Sample Question:

 

 

As the leader of the Pueblo Revolt, what was Pops (or Popays) primary plan to defeat the Spanish?

A.  The Pueblo people would have to find similar weapons. B.   The Pueblo people would have to leave their pueblos.

C.   The Pueblo people would have to adapt to another culture.

D.  The Pueblo people would have to stand united in a secret attack. * DOK 1

History.I.1-A.6

 

Strand: History

 

Content Standard I: Students are able to identify important people and events in order to analyze significant patterns, relationships, themes, ideas, beliefs, and turning points in New Mexico, United States, and world history in order to understand the complexity of the human experience.

 

Benchmark 1-A New Mexico:

Standard with Test Specifications:

 

6. Explain the impact of New Mexico on the development of the American west up to the present, to include: availability of land (e.g., individual, government, railroad, tribal, etc.); government land grants/treaties; transportation (e.g., wagons, railroads, automobile); identification and use of natural and human resources; population growth and economic patterns; and cultural interactions among indigenous and arriving populations and the resulting changes.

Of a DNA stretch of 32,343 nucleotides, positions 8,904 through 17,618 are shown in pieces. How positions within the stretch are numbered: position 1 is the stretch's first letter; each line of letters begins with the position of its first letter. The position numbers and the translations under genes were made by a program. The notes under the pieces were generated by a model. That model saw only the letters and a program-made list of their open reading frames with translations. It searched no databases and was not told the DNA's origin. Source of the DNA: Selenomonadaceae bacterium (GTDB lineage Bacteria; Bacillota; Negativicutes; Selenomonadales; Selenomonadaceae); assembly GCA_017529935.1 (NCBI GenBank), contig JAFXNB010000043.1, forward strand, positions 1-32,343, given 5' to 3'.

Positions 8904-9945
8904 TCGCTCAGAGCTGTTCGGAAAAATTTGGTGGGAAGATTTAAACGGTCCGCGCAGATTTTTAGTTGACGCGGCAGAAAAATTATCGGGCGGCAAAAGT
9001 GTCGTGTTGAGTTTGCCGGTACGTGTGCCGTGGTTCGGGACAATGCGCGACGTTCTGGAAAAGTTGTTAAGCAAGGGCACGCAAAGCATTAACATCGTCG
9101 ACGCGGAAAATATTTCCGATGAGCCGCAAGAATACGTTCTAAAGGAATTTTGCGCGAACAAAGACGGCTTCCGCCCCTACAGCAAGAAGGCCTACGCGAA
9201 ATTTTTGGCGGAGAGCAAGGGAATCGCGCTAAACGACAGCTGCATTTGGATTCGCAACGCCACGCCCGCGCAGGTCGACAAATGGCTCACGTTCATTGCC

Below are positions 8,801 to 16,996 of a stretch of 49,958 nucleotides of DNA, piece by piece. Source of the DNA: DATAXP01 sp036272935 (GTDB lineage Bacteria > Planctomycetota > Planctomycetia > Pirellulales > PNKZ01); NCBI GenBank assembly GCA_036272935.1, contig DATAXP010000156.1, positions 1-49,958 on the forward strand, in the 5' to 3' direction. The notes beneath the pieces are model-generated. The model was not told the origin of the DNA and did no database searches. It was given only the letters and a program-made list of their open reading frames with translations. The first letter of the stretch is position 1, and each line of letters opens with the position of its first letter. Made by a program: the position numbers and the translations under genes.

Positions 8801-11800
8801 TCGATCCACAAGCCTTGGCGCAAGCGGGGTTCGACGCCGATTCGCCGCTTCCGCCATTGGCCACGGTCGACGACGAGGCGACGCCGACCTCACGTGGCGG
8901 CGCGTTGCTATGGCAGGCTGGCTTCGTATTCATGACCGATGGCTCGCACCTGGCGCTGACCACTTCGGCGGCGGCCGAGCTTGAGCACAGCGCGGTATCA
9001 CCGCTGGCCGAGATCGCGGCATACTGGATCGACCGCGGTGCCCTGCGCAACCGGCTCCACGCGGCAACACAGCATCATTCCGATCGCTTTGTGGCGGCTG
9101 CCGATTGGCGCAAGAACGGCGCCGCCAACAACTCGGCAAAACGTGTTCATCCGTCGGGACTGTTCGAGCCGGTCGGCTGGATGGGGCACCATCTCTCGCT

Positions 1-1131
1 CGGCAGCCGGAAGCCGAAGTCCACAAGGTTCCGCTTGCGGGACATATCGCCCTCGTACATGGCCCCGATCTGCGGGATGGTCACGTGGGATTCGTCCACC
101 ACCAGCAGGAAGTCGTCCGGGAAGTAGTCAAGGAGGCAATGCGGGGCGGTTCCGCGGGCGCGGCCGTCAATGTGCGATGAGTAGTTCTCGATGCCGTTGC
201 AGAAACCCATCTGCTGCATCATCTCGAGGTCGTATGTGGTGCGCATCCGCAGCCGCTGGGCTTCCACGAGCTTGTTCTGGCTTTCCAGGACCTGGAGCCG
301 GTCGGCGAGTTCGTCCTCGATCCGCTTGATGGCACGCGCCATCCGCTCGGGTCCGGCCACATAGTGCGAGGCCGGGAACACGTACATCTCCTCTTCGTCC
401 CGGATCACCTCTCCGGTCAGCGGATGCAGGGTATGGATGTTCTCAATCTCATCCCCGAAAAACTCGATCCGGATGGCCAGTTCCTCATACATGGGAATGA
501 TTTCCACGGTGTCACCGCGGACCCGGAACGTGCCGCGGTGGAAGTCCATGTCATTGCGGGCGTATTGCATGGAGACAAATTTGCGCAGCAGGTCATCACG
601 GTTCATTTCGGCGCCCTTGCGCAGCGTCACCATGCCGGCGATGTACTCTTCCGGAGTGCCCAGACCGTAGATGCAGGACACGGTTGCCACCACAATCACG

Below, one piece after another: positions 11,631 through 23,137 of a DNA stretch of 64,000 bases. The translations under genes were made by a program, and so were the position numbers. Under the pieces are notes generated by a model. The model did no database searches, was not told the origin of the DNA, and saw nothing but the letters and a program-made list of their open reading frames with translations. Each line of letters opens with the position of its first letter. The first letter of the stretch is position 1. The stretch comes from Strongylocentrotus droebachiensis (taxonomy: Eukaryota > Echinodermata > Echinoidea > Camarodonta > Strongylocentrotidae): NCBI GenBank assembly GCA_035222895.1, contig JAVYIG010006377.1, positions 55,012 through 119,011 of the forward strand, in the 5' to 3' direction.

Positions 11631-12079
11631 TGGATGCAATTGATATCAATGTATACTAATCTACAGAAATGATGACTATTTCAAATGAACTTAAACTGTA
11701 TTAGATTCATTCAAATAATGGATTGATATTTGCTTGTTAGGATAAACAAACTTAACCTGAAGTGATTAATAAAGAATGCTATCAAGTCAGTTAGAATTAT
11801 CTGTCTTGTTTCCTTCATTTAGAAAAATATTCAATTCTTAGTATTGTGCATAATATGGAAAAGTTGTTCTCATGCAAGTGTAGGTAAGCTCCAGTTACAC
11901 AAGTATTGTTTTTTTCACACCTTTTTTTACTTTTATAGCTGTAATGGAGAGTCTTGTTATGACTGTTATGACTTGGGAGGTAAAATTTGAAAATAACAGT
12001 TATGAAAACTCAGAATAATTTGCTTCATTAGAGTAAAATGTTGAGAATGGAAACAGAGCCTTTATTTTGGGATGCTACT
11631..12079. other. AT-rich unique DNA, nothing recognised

Specifications:

_    Examine the terms and impact of the Treaty of Guadalupe Hidalgo

_    Cultural interactions include Acoma and Pueblo Revolts during this period

Item Types:

MC with or without stimulus

Sample Question:


explore and explain how people

and events have influenced the development of New Mexico up to the present day:

With the development of the railroad, tourists and railroad workers needed lodging in the

territory. What other business flourished as a result?

 

A.  Museums and libraries opened throughout the territory. B.   Businessmen often offered free food for all tourists.

C.   Restaurants were established in many places in the territory. * D.  Roads were built that linked all parts of the state.

DOK 1

History.I.1-B.1

 

Strand: History

 

Content Standard I: Students are able to identify important people and events in order to analyze significant patterns, relationships, themes, ideas, beliefs, and turning points in New Mexico, United States, and world history in order to understand the complexity of the human experience.

 

 

 

Benchmark 1-B: United States: Analyze and interpret major eras, events and individuals from the periods of exploration and colonization through the Civil War and Reconstruction in

Standard with Test Specifications:

1. Analyze United States political policies on expansion of the United States into the southwest (e.g., Mexican cession, Gadsden purchase, broken treaties, long walk of the Navajos).